Imagine your spouse, parent, or best friend gets a left ventricular assist device (LVAD). This is a mechanical device put into their chest. A wire sticks out of their body and connects to a bunch of different electronic pieces you’ve never seen before. You’re in charge of making sure this wire stays clean. If it doesn’t, it could mean infection and possible death. So, you know. It’s kind of a big responsibility.
Of course, you’re going to pay attention when the VAD coordinator tells you how to clean the wire. Maybe she’ll make it look easy. She’ll show you the anchor you’ll need to make sure the wire doesn’t move, and oh yeah, when you clean it you can’t have anyone around — including Banjo, your loving beagle who can’t stand being apart from you and will bark nonstop as you try to do this at home by yourself. You’ll have to wear a mask and gloves, and your loved one will have to wear a mask, and everything will have to be absolutely clean or you’re going to infect this person and maybe kill them. No pressure.
You might pay an obscene amount of attention every time she shows you how to do it. But maybe the enormity of this responsibility blocks you from really remembering every step of how to do this. This is a different kind of hurdle that a lot of clinicians forget about: the emotional health literacy block.
Emotional health literacy refers to the emotional state someone is in when they receive health information, and how those feelings allow people to take information in (or not). It’s just as important when capturing information for someone’s emotional state to be calm or neutral so they can understand and act on any instructions. For example, the second someone learns they have cancer, that’s it. That’s all they hear — a loud buzzing, swirling in their head with the word cancer in neon in front of their eyes. “I’m going to die” is all they think. They hear nothing you’re saying.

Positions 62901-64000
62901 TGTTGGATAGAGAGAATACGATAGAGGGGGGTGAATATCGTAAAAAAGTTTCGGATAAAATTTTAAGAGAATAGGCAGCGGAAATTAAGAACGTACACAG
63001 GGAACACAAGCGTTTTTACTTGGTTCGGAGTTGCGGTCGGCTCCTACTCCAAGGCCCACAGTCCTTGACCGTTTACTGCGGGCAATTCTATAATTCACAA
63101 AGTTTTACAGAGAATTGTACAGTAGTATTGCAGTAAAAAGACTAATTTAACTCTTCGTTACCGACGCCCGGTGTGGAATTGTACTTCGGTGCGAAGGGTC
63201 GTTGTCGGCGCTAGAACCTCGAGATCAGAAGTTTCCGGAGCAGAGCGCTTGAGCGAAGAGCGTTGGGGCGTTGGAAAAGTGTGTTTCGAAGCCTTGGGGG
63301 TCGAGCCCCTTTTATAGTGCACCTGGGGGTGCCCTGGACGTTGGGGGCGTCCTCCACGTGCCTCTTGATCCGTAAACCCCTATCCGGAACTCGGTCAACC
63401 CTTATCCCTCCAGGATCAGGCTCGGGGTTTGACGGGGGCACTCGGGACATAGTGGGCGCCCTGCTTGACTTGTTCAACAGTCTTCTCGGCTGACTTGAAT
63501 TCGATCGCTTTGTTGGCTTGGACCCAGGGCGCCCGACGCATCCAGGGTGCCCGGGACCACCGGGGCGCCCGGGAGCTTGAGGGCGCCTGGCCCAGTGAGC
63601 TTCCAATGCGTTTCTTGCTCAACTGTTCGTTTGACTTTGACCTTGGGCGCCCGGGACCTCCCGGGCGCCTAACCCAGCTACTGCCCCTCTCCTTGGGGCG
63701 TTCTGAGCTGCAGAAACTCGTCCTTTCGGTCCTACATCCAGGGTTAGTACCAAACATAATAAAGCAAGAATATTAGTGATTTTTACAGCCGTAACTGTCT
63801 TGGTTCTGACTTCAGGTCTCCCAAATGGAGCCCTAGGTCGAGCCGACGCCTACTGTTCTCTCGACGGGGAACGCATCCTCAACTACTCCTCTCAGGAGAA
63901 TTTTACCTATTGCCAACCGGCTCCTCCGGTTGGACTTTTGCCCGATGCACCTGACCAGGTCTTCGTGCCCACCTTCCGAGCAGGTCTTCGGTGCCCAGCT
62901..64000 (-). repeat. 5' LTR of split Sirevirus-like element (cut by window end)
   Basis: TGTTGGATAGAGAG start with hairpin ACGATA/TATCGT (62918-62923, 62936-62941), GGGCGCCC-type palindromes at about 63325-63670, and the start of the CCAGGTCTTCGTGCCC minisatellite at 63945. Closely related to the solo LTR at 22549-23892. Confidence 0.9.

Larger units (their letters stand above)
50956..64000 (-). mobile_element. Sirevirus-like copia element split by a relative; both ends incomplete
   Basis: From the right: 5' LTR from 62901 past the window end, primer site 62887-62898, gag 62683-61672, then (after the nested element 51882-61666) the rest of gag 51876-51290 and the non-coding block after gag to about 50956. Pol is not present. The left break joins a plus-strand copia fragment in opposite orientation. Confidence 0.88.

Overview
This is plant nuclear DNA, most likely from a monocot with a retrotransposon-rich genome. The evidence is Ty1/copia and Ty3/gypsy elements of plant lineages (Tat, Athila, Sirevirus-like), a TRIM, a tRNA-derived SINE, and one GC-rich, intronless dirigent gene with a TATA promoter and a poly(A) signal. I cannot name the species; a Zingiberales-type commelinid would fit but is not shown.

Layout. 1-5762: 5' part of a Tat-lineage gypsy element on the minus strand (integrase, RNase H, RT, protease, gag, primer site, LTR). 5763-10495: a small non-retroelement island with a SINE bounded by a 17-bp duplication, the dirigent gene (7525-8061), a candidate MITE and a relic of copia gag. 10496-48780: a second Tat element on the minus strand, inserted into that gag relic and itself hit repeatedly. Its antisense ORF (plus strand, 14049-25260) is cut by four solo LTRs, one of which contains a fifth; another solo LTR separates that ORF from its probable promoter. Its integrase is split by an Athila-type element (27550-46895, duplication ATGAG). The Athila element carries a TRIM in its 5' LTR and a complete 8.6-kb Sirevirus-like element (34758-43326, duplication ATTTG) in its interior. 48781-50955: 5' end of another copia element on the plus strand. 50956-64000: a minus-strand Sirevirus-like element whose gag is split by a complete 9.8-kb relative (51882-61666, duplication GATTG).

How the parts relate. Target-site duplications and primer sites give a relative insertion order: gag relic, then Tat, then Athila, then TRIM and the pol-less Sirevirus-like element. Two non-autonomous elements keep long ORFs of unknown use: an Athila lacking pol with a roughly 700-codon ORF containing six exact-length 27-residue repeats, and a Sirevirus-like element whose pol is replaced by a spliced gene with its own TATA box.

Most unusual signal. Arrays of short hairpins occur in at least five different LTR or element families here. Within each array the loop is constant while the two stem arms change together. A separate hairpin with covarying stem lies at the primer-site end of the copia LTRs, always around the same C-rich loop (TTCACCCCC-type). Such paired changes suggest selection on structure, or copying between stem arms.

We might remember this when speaking to patients, but the bigger challenge is remembering it for caregivers. Just because they’re not the one with the illness doesn’t mean they’re not overwhelmed and don’t feel the same fear, frustration, or panic. In fact, they may feel it more because they’re also immediately thinking about other issues like: figuring out how to make the person comfortable, how to tell family, where to get the money for treatment, whether they will quit their job to care for this person, etc. This emotional landscape can block hearing instructions, options, and information. So how do you get around it?
The first step is to know about it. When you acknowledge the caregiver might be just as overwhelmed and blocked as the patient, it allows for a simpler conversation and lets them take a breath and focus. Second, it’s important to meet them at their level, when they’re ready. Maybe that means giving some paper information or online videos or programs with information that they can digest later when they’re ready. Maybe that means setting up a follow-up appointment when they’re ready to talk. Maybe that just means leaving them alone for five minutes to process the diagnosis, then coming back to talk. Maybe it’s all three.
Communication, time, and recognizing they have a lot to process are the key to this conversation. Let the caregiver know it’s okay to feel the way they’re feeling — that it’s common to be overwhelmed. Ask them to consider what’s best for them, too. After all, their well-being is often crucial to helping the patient do well. There will be many times where the caregiver will have to step in and help the patient, even if it’s something as common as a broken leg. As a clinician, you want these caregivers to be clear-headed and ready to receive information, just like your patients. It will make your job and the patient’s recovery easier to have a caregiver who’s focused and present in the conversations about caring tips and instructions. So make sure they’re with you all the way.
Diana Dilger is a senior writer, Emmi Solutions.